Religion, Rhetoric, and Social Change after Hurricane Katrina
AbstractIn August 2005, Hurricane Katrina devastated New Orleans and the Mississippi Gulf Coast, and in its aftermath, Americans were left asking why it had happened. This paper explores the discussions that occurred in newspaper articles, editorials, websites, and blogs in an attempt to distill the multiple interpretations people had of such a major natural disaster. Three major meanings emerge: that the hurricane was a type of divine retribution, that the hurricane was caused or its consequences exacerbated by human failings, and that the hurricane could serve as a catalyst for social change.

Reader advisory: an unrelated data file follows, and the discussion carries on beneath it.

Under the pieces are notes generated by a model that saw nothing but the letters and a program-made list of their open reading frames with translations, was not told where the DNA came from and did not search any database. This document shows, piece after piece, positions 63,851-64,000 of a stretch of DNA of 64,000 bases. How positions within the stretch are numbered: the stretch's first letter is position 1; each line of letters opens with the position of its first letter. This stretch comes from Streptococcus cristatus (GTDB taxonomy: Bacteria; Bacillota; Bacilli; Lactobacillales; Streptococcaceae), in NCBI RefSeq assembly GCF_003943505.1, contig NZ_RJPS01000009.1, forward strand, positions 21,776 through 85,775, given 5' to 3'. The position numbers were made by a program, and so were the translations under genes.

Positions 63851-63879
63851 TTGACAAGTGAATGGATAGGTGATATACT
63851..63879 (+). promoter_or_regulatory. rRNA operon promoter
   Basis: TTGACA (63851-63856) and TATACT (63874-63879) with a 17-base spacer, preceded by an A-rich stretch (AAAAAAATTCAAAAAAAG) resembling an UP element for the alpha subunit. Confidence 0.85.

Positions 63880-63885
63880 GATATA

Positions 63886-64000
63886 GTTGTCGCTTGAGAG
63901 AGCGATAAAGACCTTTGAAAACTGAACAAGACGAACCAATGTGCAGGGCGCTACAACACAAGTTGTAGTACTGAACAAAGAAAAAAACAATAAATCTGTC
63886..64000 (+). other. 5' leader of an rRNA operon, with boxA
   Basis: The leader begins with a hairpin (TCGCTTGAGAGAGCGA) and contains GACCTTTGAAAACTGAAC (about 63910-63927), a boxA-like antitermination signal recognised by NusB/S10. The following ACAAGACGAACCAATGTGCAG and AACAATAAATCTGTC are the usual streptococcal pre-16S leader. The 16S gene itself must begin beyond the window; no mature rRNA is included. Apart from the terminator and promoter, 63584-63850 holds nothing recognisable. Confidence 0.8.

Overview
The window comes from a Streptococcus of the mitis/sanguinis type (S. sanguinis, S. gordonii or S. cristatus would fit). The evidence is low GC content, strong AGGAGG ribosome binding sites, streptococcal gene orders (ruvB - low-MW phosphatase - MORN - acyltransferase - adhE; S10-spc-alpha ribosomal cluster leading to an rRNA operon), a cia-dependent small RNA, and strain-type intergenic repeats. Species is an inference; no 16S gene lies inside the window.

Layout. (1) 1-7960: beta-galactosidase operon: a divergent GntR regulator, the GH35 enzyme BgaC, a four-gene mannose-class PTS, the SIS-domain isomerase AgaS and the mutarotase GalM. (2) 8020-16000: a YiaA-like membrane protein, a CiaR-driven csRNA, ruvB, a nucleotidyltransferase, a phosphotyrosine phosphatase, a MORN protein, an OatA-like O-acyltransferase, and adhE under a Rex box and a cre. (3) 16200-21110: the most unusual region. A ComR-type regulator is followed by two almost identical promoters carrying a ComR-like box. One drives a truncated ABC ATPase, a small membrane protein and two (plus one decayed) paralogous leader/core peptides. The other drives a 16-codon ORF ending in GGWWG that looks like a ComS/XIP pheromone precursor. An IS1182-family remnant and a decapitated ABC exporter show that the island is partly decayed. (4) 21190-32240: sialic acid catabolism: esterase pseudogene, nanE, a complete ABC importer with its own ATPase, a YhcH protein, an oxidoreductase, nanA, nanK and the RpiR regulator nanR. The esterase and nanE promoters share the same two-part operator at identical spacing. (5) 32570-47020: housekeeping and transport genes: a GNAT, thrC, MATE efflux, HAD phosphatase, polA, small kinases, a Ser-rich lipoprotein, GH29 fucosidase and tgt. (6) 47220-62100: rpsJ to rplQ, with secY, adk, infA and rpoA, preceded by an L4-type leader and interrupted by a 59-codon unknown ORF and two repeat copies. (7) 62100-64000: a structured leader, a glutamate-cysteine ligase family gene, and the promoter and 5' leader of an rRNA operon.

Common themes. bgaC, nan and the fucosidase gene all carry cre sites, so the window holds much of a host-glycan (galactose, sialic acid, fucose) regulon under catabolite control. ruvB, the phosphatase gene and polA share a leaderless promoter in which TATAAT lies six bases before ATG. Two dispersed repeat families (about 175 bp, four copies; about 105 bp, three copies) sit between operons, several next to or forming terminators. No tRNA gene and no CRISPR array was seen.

How to Cite
ARLINGHAUS, Anne Marie. Religion, Rhetoric, and Social Change after Hurricane Katrina. Vanderbilt Undergraduate Research Journal, [S.l.], v. 2, aug. 2006. ISSN 1555-788X. Available at: <http://ejournals.library.vanderbilt.edu/index.php/vurj/article/view/2750>. Date accessed: 21 jan. 2018. doi: https://doi.org/10.15695/vurj.v2i0.2750.
Humanities and Social Sciences
Hurricane Katrina; Theodicy; Social Movements
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